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Document Type

Open Access Dissertation

Degree Name

Doctor of Philosophy (PhD)

Degree Program

Anthropology

Year Degree Awarded

2019

Month Degree Awarded

February

First Advisor

Robert Paynter

Second Advisor

Michael Sugerman

Third Advisor

John Higginson

Fourth Advisor

Elliot Fratkin

Subject Categories

African Studies | Archaeological Anthropology | Political Economy

Abstract

This dissertation models the local political economy of Adulis, during Africa’s Classical Age (1000 BCE-700 ACE), by evaluating the materiality of Adulis (built forms and artifacts). Thirty-nine built forms are 3D modeled, and their energetics values (labor and time) are inferred to estimate the social power and wealth that was necessary for the construction of such a built-forms. Two political economy models are used to critically evaluate the energetics data from the built-forms combined to another set of data of essential artifacts from the site. The traditional political economy perspective holds that Adulis is a periphery, a port in an Aksum dominated world economy. An alternative theoretical position proposed in this dissertation is that Adulis was an independent state and a center of its own. The dissertation research shows the archaeological data supports that Adulis was a center of its own.

Moreover, the dissertation successfully establishes the basis of Adulis's political economy by distinctly illustrating its role in interregional trades in aromatics, readiness to train and export war elephants, and its perceived upper-tier rank in governance locally and among other Red Sea ports. Early involvement of Adulis in the aromatics trades of the Red Sea instituted tangible and intangible political economy capital. However, it was a combination of Adulis’ capability to export war elephants in wars of local and general interest, its strategic location connecting the Mediterranean and the Indian Ocean worlds, responsible governance, and its favorable climatic conditions all were factors in Adulis’ significant position in antiquity.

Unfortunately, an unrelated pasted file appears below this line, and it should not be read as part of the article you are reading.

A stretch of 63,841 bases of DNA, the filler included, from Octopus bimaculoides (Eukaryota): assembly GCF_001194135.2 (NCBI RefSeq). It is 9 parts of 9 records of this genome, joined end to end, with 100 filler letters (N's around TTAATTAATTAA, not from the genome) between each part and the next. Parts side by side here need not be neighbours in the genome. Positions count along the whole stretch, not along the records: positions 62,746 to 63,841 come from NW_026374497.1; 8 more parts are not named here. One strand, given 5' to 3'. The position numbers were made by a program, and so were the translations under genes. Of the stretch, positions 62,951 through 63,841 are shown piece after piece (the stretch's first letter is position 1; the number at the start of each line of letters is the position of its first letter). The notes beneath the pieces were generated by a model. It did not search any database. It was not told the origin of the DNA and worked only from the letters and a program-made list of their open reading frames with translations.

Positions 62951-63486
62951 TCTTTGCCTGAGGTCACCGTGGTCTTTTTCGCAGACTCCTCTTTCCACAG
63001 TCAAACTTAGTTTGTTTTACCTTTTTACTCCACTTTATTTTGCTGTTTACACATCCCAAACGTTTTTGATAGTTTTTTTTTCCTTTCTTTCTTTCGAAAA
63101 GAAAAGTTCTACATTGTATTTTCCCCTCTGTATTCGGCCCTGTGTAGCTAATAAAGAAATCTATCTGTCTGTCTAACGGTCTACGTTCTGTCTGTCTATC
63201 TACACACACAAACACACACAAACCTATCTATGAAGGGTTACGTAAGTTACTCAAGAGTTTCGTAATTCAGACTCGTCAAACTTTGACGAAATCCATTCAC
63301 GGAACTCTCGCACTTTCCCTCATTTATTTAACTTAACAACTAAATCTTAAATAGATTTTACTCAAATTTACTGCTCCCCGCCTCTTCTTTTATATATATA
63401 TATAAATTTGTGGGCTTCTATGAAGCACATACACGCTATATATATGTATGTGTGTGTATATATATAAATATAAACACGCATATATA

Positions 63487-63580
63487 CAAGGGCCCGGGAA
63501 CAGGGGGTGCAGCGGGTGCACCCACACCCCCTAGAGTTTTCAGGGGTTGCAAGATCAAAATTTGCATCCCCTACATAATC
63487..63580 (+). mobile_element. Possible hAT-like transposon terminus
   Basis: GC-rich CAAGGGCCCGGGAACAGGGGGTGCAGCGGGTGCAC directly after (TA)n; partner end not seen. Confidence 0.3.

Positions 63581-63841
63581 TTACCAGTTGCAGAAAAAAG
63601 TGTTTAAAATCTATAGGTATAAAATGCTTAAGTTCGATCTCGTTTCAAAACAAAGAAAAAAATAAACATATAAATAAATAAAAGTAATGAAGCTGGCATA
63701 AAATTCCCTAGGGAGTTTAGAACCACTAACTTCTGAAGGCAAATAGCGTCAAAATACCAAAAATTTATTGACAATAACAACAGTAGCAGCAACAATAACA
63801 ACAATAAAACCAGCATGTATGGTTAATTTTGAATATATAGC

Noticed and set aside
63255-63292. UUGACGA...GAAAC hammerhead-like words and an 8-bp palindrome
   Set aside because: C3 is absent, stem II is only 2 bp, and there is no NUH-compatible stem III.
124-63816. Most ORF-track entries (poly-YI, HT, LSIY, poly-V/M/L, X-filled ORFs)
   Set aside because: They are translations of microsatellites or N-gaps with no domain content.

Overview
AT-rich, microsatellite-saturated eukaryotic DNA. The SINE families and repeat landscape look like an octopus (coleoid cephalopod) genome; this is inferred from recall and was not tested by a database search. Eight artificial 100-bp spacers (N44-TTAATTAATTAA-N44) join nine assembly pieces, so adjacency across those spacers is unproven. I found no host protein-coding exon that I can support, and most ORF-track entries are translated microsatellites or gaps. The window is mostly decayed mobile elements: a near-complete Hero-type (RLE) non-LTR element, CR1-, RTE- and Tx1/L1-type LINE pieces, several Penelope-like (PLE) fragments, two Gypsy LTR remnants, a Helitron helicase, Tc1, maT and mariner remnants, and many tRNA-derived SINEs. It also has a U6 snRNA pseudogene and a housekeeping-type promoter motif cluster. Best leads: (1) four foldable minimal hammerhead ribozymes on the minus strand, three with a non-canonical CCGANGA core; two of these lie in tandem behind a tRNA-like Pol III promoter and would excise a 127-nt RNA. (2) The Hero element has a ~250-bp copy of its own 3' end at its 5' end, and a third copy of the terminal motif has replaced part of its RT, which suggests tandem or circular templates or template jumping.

This dissertation seeks to advance the understanding of the Northern Horn of Africa by such scholars as W.E.B. Du Bois who insist that African history be studied on its own terms and not those imported from or that emphasize the importance of the European experience. Key to building such a perspective is an understanding of the complexities of the exercise of power and the provisioning of past societies in the region. I develop this position for Adulis and its role in the Ancient World by focusing on the long-term, using a broad regional and continuous material culture data of Northern Africa and an inquiry of the political economy of such. This perspective contextualizes the relationship between Europe and Africa in long-term and recent experiences. W.E.B. Du Bois calls for the long-term focus to envelop an era of mutual respect and trade between Africa and Europe distinctive from the painful recent experience. While recent postcolonial studies have made notable contributions regarding the recent past, the long-term focus of this dissertation has pushed the boundaries of these. The dissertation concludes by pointing out how advancing this perspective improves concurrent social struggles and promotes the development of relevant social theories.

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